A publication of the Archaeological Institute of America
A cache of 11 gold ornaments intended to decorate a leather belt or scabbard has been found under a stone-paved floor in a domestic quarter of Caesarea, Israel. Archaeologists with the Combined Caesarea Expeditions, led by Haifa University and the University of Maryland, are interpreting the find as a reminder of the wealth of the city, a prosperous entry point for Christian pilgrims visiting the Holy Land during the Late Roman and early Byzantine era (A.D. 324-640).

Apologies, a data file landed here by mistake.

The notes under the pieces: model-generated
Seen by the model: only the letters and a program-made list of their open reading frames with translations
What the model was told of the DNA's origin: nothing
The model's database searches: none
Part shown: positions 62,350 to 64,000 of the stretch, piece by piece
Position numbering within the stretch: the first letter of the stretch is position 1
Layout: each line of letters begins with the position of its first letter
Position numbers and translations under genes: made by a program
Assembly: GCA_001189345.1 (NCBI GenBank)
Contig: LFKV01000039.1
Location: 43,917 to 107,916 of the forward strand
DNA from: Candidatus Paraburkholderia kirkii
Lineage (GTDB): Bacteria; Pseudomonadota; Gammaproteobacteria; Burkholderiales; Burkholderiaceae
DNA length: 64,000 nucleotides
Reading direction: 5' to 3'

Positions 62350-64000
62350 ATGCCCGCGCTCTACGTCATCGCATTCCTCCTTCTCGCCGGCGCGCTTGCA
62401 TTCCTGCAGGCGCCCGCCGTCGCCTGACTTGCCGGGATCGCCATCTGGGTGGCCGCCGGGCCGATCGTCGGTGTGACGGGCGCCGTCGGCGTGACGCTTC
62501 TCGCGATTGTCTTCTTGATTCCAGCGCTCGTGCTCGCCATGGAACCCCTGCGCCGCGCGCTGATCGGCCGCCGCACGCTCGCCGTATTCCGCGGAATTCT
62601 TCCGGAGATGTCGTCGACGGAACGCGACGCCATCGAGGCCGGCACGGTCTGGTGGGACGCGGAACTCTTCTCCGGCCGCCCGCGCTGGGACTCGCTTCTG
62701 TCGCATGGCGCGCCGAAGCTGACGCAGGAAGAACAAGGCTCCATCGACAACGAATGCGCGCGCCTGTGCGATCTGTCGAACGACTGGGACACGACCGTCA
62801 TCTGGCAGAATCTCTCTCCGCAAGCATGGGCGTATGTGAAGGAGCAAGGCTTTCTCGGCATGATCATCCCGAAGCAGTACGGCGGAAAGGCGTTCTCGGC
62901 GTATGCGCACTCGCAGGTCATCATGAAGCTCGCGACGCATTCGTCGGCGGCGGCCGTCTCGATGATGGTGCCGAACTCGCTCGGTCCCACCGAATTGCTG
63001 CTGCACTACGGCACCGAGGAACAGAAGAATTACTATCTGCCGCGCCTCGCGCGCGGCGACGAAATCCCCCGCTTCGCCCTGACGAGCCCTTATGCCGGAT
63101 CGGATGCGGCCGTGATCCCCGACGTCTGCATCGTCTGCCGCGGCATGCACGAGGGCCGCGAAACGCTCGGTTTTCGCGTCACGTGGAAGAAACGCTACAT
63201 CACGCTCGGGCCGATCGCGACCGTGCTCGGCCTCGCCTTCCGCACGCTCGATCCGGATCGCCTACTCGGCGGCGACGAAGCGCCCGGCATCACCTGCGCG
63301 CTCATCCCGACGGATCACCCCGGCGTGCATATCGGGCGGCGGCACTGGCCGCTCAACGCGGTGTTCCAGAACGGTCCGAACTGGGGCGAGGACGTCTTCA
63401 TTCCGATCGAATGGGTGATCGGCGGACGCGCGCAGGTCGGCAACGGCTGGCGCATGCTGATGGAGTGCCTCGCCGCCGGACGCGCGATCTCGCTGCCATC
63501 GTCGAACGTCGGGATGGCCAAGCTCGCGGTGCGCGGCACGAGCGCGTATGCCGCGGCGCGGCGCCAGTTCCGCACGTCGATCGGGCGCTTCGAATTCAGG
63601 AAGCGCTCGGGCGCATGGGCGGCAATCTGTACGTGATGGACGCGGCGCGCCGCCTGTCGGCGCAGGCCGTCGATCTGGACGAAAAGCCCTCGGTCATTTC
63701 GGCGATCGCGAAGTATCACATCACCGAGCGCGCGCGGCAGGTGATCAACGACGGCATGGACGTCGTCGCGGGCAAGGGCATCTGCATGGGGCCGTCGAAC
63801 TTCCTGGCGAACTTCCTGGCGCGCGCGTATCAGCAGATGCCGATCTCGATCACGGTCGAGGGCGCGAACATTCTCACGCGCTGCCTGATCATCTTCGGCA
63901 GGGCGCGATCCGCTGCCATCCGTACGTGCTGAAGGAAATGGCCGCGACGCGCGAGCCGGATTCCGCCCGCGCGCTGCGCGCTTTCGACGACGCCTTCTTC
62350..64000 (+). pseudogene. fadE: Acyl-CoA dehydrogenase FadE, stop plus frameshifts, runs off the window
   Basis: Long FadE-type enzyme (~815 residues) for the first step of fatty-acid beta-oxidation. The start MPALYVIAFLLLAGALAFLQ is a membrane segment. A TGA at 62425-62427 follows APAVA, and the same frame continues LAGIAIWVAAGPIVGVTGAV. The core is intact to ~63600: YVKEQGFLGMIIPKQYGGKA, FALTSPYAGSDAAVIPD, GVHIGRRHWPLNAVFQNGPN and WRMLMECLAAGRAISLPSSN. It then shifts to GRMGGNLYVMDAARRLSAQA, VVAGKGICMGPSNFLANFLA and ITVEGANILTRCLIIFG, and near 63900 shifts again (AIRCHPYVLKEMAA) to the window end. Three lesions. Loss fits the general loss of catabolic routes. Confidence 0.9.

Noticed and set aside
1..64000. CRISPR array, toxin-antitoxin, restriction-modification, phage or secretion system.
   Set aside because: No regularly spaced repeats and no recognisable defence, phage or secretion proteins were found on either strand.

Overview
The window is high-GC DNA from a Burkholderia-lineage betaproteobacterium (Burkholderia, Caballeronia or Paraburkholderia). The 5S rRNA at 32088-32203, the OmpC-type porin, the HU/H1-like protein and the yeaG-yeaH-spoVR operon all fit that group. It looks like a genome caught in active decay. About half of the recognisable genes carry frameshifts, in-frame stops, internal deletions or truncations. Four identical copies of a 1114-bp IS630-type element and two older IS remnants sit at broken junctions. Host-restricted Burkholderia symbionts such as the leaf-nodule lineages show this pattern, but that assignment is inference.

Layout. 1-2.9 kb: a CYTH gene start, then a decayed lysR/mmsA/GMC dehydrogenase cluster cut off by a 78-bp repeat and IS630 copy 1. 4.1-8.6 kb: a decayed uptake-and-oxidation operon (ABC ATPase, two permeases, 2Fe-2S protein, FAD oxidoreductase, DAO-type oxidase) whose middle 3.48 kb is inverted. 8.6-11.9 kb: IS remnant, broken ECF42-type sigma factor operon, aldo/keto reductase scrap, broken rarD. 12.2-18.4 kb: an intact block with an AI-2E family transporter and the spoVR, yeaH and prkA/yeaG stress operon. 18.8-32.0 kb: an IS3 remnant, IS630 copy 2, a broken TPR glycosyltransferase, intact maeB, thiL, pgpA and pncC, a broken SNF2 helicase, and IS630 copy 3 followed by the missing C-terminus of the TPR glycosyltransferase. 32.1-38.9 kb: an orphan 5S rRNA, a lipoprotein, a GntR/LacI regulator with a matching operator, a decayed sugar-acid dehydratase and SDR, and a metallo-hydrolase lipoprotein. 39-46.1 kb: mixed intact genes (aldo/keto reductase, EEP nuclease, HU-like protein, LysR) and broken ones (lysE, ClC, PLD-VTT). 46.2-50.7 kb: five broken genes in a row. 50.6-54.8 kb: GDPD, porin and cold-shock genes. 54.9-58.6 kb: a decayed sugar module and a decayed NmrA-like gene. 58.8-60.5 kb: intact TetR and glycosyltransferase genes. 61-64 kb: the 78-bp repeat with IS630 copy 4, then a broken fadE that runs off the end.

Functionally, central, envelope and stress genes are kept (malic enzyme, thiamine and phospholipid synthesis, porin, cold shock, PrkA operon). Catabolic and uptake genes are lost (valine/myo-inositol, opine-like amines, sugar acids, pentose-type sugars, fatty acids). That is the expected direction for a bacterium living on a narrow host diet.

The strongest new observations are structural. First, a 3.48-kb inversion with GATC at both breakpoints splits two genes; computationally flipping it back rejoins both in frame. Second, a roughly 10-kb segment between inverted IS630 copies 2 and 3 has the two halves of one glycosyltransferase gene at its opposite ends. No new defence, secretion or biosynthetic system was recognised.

The fill in which the gold pieces were discovered suggests they were dumped under the floor rather than being intentionally buried. Six of the pieces are decorated with a distinctly European interlace pattern. Two others form a buckle whose catch plate is incised with stylized bird heads and whose clasp bears a monogram of the Greek name Stephanos. The name was common during the Late Roman era, although it is tempting to associate it and therefore the gold find with either of the two governors of that name who served in Caesarea in the late sixth and early seventh centuries A.D. The governors' dates are compatible with both the style of the decoration on the gold and the form of the monogram.
The Late Roman era at Caesarea ended with the Arab conquest in A.D. 640, and perhaps the gold was lost then.